From a money spinner, the Calabar Port is turning into a revenue loser following its littering with wrecks and an abandoned rig worth millions of dollars.
Activities were low. Two “critical” wrecks and the abandoned Delta Queen Rig were seen there.
A senior official of the Ministry of Finance (FMoF), who pleaded not to be named, said the Federal Government and the Nigerian Ports Authority (NPA) should put the port into good use to revamp the economy.
The port, he alleged, has become an avenue for siphoning public fund.
He urgedPresident Muhammadu Buhari to direct the Minister of Transport, Mr Rotimi Amaechi, and the NPA to transform the port because of its importance to the nation.
The official said the port used to ba a money spinner. He told The Nation that between 2008 and last year, NPA generated $117,178,000 and over N2.2 billion from the port.
The breakdown of the amount generated in dollars and naira as exclusively obtained by The Nation is as follows: $26,529,000 and N203,438,000 in 2008.
Between 2009 and 2011, it was $37,522,000 and N898,737,000. In 2012 and 2013, it made $26,946,000 and N581,109,000. Between 2014 and last year, the port realised $26,197,000 and N540,942,000.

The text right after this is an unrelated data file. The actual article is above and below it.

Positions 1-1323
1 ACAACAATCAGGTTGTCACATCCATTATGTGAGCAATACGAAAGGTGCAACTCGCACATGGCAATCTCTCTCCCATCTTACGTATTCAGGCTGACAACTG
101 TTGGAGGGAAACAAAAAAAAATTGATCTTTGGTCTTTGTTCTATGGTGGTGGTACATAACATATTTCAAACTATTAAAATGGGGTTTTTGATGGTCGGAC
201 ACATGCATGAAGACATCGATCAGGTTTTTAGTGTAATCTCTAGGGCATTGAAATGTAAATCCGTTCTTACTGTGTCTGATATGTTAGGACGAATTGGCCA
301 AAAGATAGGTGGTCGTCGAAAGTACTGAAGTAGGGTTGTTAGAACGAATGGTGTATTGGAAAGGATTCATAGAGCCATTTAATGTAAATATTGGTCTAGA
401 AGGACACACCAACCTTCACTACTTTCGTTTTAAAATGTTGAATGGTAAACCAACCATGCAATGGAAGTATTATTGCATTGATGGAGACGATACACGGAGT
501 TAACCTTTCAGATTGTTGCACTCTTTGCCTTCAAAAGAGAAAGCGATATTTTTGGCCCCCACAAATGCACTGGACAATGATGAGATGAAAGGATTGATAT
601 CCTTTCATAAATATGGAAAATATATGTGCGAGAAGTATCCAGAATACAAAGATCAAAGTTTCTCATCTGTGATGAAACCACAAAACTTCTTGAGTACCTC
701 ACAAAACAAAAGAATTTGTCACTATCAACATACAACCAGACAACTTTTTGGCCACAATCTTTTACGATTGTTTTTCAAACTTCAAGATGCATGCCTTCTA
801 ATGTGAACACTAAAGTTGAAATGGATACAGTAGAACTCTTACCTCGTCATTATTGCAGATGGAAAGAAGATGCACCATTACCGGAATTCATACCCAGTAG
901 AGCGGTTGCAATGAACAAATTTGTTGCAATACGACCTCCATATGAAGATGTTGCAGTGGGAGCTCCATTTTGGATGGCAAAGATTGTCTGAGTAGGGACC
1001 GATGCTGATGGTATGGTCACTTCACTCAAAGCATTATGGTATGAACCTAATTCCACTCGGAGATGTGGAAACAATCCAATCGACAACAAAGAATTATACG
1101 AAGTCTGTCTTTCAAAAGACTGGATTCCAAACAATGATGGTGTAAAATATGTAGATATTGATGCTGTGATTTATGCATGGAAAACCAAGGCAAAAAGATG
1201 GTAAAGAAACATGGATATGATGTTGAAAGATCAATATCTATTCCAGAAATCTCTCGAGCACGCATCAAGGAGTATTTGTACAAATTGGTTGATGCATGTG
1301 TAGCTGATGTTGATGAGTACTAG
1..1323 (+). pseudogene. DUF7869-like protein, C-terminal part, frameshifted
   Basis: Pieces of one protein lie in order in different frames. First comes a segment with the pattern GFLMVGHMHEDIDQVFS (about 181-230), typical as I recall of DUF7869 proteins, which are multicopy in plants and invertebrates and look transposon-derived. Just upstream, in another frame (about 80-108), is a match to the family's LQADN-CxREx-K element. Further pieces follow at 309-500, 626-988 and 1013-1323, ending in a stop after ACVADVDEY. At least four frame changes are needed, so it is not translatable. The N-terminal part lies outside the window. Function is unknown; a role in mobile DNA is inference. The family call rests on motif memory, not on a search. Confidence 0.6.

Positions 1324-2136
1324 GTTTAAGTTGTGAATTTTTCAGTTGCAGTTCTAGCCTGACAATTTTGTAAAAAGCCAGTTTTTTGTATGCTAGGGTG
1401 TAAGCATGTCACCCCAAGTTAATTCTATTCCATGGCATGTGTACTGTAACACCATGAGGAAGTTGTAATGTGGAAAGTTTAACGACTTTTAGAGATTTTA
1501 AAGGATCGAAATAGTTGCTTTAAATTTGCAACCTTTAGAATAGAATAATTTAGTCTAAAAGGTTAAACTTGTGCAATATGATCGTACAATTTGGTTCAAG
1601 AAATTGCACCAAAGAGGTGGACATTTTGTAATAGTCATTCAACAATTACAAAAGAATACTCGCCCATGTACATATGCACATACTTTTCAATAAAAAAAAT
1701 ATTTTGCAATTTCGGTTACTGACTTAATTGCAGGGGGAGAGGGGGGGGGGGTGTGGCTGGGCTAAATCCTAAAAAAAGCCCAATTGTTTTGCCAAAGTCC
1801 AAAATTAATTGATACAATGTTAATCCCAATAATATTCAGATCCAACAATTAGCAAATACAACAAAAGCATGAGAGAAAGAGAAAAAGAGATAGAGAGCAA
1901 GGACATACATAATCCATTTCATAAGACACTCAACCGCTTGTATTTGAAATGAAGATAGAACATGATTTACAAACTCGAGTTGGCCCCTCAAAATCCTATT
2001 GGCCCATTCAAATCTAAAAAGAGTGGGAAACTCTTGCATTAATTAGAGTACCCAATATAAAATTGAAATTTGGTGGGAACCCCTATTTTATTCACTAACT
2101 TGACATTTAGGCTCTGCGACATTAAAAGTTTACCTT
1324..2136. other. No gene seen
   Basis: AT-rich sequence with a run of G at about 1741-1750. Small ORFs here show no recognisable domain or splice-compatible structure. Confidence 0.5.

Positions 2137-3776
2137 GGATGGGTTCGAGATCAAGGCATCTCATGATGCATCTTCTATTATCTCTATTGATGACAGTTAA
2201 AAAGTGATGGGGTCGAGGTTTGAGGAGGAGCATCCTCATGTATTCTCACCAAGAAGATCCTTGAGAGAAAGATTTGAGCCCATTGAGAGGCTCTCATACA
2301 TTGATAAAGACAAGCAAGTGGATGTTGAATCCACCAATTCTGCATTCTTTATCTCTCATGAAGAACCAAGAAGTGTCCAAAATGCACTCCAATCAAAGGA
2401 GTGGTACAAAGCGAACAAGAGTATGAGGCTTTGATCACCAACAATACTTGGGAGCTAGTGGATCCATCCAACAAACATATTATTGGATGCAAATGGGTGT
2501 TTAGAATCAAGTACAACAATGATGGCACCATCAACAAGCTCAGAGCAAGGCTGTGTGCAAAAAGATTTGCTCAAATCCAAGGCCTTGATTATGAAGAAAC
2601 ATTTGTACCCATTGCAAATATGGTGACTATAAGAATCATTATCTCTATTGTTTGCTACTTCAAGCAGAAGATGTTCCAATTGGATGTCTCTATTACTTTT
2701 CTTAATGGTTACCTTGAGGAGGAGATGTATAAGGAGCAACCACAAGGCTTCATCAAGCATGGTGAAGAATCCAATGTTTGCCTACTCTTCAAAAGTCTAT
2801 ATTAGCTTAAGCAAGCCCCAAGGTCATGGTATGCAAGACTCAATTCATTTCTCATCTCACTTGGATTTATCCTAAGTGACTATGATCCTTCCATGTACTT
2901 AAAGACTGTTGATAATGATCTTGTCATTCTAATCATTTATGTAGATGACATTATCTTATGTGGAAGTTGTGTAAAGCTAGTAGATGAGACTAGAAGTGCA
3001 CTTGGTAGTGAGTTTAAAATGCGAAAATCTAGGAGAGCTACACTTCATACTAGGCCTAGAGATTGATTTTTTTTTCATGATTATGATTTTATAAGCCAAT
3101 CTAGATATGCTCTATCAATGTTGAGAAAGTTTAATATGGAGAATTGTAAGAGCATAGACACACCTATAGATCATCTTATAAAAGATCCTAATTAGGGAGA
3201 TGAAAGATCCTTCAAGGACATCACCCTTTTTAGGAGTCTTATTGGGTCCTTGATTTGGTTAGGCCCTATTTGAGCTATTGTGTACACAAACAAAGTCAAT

The official said: “It is sad that the multi-billion dollar investment at the port was rendered useless by the past management of the NPA.
“The amount generated between 2008 and last year by the agency showed that if the NPA is compelled to pay adequate attention to the port, more revenue would accrue to the government.
“If the several billions of naira collected by the NPA were judiciously invested in dredging the port, the channel will not remain shallow and difficult for big vessels to approach.
“It is sad that up till today, its channel remains shallow, and investors at the port have continued to count their losses,” the official said.
He accused some top past NPA officials of only interested in awarding contracts for dredging and re-dredging of the port without corresponding development of its infrastructure.
He alleged that poor work was done on the dredging of the channel.
The government, the official, lost a lot of revenue through the frequent dredging of the port.
But investigation revealed that the port has a comparative distance advantage to the Northeast than any port in the country.
While the distance between Cross River and Taraba states is 711km and the transit time is nine hours, 58 minutes; the distance from Port/Harcourt, Warri and Lagos to Taraba is 773km, 901km and 1,160km, and it takes 10 hours, 49 minutes; 12 hours, 4 minutes and 14 hours 24 minutes from each of the states to Taraba.